GPs across a large area of London have been asked to curb prescribing of a wide range of over-the-counter medicines, listed by commissioners.
Under the plans, published by North West London CCGs, GPs should ask patients if they are willing to pay for iterms includling paracetamol, ibuprofen, antihistamines, skin creams and antacids themselves.
The full list includes over 25 medicines available over the counter, and which the CCGs said were often cheaper without a prescription.
The CCGs also recommend that GPs do ‘not routinely’ precribe a list of over 10 items, including cough and cold medicines, mouthwashes and travel sickness tablets, readily available on the high street.
Further, the CCGs want GP practices to stop accepting repeat prescription requests from pharmacies, as these can lead to medicines being ordered which the patient does not need. Instead, they want patients, or their carers, to order repeat prescriptions from their GP practice in person.
The CCGs, which face a £130m annual saving target, said the plans would help curb ‘wasteful prescribing’ and help its bid to reduce a £15m-a-year prescribing budget.
Dr Ian Goodman, NHS Hillingdon CCG chair and clinical lead for the ‘Choosing Wisely’ campaign, said: ‘The NHS can’t afford to waste money on medicines that people don’t need or don’t intend to take.
‘We are giving patients control over their own repeat prescriptions which will be a more efficient, safer way of working.’
The BMA’s GP committee has previously fought back against such proposals, suggesting guidelines to prevent GPs prescribing certain medicines are ‘unworkable’.
But Dr Goodman said it makes good sense to prescribe fewer medicines that can be bought on the high street, adding that these were only guidelines.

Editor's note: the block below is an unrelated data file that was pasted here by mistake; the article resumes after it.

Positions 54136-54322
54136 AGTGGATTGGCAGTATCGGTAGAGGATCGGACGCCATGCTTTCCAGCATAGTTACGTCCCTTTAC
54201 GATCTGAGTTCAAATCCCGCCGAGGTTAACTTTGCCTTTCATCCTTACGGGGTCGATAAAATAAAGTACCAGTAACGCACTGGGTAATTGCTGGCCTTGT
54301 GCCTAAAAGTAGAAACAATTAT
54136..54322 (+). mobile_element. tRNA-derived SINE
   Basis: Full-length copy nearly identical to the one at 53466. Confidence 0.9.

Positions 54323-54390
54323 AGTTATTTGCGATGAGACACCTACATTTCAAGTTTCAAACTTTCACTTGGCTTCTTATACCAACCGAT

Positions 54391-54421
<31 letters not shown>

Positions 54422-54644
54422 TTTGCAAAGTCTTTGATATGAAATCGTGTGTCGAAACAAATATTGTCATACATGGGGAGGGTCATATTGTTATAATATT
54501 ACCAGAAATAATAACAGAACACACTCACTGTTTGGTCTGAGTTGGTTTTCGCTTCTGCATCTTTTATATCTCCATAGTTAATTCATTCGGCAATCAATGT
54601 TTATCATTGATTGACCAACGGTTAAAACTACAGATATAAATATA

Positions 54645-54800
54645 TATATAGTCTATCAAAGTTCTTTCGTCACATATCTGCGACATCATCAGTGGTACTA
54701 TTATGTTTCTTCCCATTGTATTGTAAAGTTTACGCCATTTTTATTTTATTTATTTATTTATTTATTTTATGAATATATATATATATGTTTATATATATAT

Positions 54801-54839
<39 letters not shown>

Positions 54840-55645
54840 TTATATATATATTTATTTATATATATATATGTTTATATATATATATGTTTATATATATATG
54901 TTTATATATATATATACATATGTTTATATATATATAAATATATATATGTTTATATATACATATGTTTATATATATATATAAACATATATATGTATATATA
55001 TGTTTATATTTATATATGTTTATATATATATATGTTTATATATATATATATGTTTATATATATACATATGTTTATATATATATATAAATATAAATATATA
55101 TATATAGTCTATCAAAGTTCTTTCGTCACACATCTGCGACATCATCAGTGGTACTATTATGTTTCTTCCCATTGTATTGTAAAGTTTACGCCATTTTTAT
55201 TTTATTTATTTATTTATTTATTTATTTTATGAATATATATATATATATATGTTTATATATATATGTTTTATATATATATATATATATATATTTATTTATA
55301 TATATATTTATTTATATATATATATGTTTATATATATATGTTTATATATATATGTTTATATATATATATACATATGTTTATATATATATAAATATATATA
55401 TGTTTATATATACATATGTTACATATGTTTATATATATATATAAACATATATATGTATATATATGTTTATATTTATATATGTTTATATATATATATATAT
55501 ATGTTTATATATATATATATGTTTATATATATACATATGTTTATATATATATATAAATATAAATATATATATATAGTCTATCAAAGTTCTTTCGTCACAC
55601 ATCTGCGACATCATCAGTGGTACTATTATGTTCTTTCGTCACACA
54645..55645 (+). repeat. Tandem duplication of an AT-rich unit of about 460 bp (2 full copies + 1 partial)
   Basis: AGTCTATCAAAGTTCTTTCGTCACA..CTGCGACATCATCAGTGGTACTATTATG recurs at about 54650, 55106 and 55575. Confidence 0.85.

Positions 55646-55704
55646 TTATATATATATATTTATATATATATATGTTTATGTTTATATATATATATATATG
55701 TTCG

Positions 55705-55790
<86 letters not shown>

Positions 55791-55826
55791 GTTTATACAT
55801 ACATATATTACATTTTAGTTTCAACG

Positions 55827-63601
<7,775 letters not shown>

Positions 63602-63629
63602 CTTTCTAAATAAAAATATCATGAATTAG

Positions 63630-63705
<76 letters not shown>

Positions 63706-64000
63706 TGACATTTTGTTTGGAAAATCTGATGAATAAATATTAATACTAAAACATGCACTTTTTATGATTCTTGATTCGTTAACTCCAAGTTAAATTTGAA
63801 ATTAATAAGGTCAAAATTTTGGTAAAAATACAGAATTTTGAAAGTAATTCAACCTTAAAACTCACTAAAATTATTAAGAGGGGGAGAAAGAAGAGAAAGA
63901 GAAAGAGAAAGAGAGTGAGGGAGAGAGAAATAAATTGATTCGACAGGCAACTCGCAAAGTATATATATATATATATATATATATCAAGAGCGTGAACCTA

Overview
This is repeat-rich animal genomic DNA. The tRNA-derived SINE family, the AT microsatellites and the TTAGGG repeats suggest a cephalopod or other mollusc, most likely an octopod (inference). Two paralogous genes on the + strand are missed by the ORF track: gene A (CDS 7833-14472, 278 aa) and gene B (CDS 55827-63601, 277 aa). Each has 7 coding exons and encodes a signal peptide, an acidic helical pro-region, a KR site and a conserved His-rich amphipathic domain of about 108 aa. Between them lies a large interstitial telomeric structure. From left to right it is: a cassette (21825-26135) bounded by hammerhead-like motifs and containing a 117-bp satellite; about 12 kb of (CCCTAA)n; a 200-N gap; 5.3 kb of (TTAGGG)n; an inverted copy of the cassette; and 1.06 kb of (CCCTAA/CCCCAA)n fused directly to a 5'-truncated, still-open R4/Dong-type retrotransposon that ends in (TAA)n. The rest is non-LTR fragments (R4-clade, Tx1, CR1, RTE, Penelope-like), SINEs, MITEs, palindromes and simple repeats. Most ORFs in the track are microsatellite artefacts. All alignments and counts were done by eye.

He said: ‘We are reminding GPs to consider clinical need carefully when prescribing any of these items. If the patient is unable to afford the medicine or product, then they will still, of course, be prescribed as usual.’
But Healthwatch Hillingdon questioned whether the proposals were ‘the best way to achieve the desired savings’.
It said its own analysis of the plans ‘shows a maximum saving of £2-3m at best’, recommending instead ‘further enhanced training and support for GPs to improve appropriate clinical prescribing and a reduction in medicine wastage through a North West London public awareness campaign’.
A spokesperson said: ‘We do not think that the current proposal has given sufficient thought to the overall impact on the NHS.
‘Reduced GP access to some of the items proposed in this local list may result in an increase in GP appointments and costly hospital admissions.’
An estimated £300m of prescribed medicines are wasted every year according to NHS England, which is currently reviewing a national scheme for curbing costly prescribing of over-the-counter and ‘low value’ items.
An NHS spokesperson told Pulse that the result of that review is delayed and is now expected in the ‘second quarter’ of the current financial year.
Proposals in full
1. GPs will ask patients if they are willing to buy certain medicines or products that can be bought without a prescription.
2. GPs will not routinely prescribe certain medicines and products which can be bought without a prescription.
3. To reduce waste, patients will be asked to order their own repeat prescriptions.
Source: The North West London ‘Choosing Wisely’ consultation